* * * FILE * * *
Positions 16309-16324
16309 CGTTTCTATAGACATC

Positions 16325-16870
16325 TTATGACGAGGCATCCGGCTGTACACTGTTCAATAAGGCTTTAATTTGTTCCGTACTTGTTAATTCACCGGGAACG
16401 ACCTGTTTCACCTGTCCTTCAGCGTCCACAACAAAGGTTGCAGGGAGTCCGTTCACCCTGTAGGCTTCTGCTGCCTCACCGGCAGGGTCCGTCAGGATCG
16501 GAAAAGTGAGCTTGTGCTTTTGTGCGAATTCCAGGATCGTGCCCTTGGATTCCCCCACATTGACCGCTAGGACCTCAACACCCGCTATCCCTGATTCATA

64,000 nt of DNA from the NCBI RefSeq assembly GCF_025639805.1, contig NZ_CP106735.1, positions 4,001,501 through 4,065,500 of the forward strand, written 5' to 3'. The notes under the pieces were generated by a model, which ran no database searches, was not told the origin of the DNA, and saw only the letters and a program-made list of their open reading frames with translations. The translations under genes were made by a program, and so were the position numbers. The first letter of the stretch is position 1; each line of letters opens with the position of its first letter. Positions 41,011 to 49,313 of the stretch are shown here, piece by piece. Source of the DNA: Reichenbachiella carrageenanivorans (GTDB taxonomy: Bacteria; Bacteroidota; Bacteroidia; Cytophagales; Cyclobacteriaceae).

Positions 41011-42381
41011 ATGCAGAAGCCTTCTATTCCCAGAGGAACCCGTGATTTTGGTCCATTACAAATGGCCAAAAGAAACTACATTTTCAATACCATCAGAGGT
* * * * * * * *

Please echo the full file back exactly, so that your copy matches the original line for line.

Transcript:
Positions 16309-16324
16309 CGTTTCTATAGACATC

Positions 16325-16870
16325 TTATGACGAGGCATCCGGCTGTACACTGTTCAATAAGGCTTTAATTTGTTCCGTACTTGTTAATTCACCGGGAACG
16401 ACCTGTTTCACCTGTCCTTCAGCGTCCACAACAAAGGTTGCAGGGAGTCCGTTCACCCTGTAGGCTTCTGCTGCCTCACCGGCAGGGTCCGTCAGGATCG
16501 GAAAAGTGAGCTTGTGCTTTTGTGCGAATTCCAGGATCGTGCCCTTGGATTCCCCCACATTGACCGCTAGGACCTCAACACCCGCTATCCCTGATTCATA

64,000 nt of DNA from the NCBI RefSeq assembly GCF_025639805.1, contig NZ_CP106735.1, positions 4,001,501 through 4,065,500 of the forward strand, written 5' to 3'. The notes under the pieces were generated by a model, which ran no database searches, was not told the origin of the DNA, and saw only the letters and a program-made list of their open reading frames with translations. The translations under genes were made by a program, and so were the position numbers. The first letter of the stretch is position 1; each line of letters opens with the position of its first letter. Positions 41,011 to 49,313 of the stretch are shown here, piece by piece. Source of the DNA: Reichenbachiella carrageenanivorans (GTDB taxonomy: Bacteria; Bacteroidota; Bacteroidia; Cytophagales; Cyclobacteriaceae).

Positions 41011-42381
41011 ATGCAGAAGCCTTCTATTCCCAGAGGAACCCGTGATTTTGGTCCATTACAAATGGCCAAAAGAAACTACATTTTCAATACCATCAGAGGT